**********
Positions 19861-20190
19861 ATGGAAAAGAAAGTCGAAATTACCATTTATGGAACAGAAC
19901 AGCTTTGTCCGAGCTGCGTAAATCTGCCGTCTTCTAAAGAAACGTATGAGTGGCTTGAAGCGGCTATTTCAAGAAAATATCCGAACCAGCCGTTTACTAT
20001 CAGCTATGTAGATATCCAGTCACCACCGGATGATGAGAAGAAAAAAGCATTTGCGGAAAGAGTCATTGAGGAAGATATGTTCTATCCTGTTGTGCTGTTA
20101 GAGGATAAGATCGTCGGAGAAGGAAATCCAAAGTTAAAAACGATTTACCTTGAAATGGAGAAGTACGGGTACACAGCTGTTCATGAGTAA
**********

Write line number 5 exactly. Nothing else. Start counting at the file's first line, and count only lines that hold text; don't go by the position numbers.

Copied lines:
20101 GAGGATAAGATCGTCGGAGAAGGAAATCCAAAGTTAAAAACGATTTACCTTGAAATGGAGAAGTACGGGTACACAGCTGTTCATGAGTAA